Weekend Roundup: 1/5/18-1/7/18
2018 Ford F-150 Diesel: It is Finally Here
Last year, at 2017’s Detroit Auto Show, Ford announced that they were bringing a Power Stroke-equipped F-150 to the half-ton pickup market. Now, almost a year later, Ford has finalized the design and announced the 2018 Diesel F-150.
In every way besides the engine, the 2018 Ford F-150 equipped with a diesel engine is exactly the same as its gasoline-fueled siblings. As the F-150 has consistently been the best-selling vehicle in the United States, this was probably a good choice on Ford’s part.
For the past year it was unknown what diesel engine Ford would select for duty in the F-150; it was long speculated that the Lion turbo-diesel 3.0L V6 they developed jointly with PSA Peugeot Citroën would be selected. It turns out this was not a bad guess, as the unit is being rebranded as an EcoBoost and slotted into the truck, with some choice upgrades from Ford’s 6.7 Power Stroke diesel team.
These upgrades come in the form of fitting the 3.0L V6 with the forged crankshaft borrowed from the 2.7L EcoBoost gasoline engine, complemented by purpose-designed main and rod bearings. Along with a 29,000 PSI capable common-rail injection system and a variable-geometry turbocharger, the iron-block diesel with aluminum heads makes 250hp and 440lb-ft of torque.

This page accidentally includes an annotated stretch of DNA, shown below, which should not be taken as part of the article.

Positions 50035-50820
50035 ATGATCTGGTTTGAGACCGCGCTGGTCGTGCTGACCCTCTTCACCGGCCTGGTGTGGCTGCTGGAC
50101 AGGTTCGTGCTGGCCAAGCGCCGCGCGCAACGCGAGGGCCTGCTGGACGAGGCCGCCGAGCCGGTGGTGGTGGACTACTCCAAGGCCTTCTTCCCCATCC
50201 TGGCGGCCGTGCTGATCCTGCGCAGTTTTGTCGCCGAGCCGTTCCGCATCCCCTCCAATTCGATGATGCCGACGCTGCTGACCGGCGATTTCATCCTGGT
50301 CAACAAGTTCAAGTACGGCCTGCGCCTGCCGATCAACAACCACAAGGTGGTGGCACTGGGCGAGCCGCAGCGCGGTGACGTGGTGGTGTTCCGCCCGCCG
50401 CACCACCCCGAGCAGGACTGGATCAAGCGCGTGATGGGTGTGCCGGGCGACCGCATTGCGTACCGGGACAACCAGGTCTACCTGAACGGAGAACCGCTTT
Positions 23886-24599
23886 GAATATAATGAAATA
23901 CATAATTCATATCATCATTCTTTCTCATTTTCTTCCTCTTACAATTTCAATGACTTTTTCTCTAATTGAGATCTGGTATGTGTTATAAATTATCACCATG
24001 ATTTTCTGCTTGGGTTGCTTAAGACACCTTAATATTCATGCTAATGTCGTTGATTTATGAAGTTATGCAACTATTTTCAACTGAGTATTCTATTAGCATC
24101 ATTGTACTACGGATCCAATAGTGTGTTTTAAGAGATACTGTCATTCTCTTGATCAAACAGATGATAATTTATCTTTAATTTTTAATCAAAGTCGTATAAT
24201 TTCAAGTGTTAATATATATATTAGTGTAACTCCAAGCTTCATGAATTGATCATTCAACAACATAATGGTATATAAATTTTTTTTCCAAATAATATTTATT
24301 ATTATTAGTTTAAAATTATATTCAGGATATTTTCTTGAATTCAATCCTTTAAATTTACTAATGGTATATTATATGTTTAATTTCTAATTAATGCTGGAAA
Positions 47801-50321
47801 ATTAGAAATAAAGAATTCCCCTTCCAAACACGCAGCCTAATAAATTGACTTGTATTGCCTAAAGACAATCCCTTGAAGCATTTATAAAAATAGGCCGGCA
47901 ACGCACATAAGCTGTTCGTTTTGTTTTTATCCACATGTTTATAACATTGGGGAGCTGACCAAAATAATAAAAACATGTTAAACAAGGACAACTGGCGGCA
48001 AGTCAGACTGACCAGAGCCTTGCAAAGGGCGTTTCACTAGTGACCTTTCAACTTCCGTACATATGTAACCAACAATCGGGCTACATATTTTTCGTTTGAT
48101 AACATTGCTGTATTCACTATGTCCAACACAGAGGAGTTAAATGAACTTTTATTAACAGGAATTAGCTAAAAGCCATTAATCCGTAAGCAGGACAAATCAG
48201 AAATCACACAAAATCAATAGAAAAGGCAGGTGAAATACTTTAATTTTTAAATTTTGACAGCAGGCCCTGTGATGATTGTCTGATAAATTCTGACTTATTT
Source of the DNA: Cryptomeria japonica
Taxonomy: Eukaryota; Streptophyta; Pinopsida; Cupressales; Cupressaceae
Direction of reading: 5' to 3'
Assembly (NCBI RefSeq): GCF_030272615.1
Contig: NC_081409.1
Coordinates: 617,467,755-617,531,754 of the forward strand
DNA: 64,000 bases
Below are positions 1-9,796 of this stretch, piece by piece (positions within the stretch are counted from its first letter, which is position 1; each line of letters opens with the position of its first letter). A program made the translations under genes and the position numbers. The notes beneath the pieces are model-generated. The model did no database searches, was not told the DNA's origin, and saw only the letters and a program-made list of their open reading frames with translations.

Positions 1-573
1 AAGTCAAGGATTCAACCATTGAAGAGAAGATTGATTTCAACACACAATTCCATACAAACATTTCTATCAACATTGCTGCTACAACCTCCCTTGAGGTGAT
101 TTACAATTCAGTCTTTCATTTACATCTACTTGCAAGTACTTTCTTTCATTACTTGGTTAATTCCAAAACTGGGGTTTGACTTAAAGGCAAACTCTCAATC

Seeing as the only other half-ton diesel truck is the Ram 1500 EcoDiesel and it makes 240hp and 420lb-ft of torque, it is probably safe to assume that not only did Ford have that number tattooed on their engineer’s fingers, this release sees the diesel numbers war familiar with larger trucks making its way into the half-ton market.
Rated to tow 11,400 pounds and carry 2020 pounds in the bed, these numbers place the F-150 near the top of the pyramid for payloads. Topping the Ram EcoDiesel’s numbers yet falling behind a handful of 3.5L EcoBoost V6-equipped F-150’s equipped with very specific axle ratios and towing packages, the Diesel F-150 is competitive as a workhorse.
Ford has equipped the new diesel with their 10-speed automatic, with the hope of hitting 30mpg on the highway unencumbered. While prices have been not been publically finalized, expect the diesel to be the most expensive engine, at $4000 over the 2.7L EcoBoost V6, $2400 over the 3.5L EcoBoost V6, and $3000 more than the 5.0L V8.
Available in essentially every configuration and trim, the order books for the diesel F-150 open in mid-January, with deliveries beginning in the spring.
Bentley to Debut Plug-In Hybrid Bentayga in March
Economy is not a concern when shopping for a luxury Bentley SUV with a base price that starts north of $200,000. Despite this, per reports from Automotive News, Bentley is set to release a plug-in hybrid variant of their Bentayga SUV at the Geneva Motor Show in March.
Details are extremely limited, but the more frugal Bentayga buyers will likely receive an SUV equipped with Porsche’s Panamera E-Hybrid setup. Consisting of a 326hp 2.9L twin-turbo V6 paired with a 134hp electric motor, the system makes a total of 456hp in current trim. The Panamera E-Hybrid can drive up to 30 miles on electricity alone.
Look for the hybrid Bentley Bentayga midway through 2018, aimed primarily at markets with taxes based on engine displacement.
Stephen Hyden View All
I recently recieved a degree in History from the University of Nevada, Reno.
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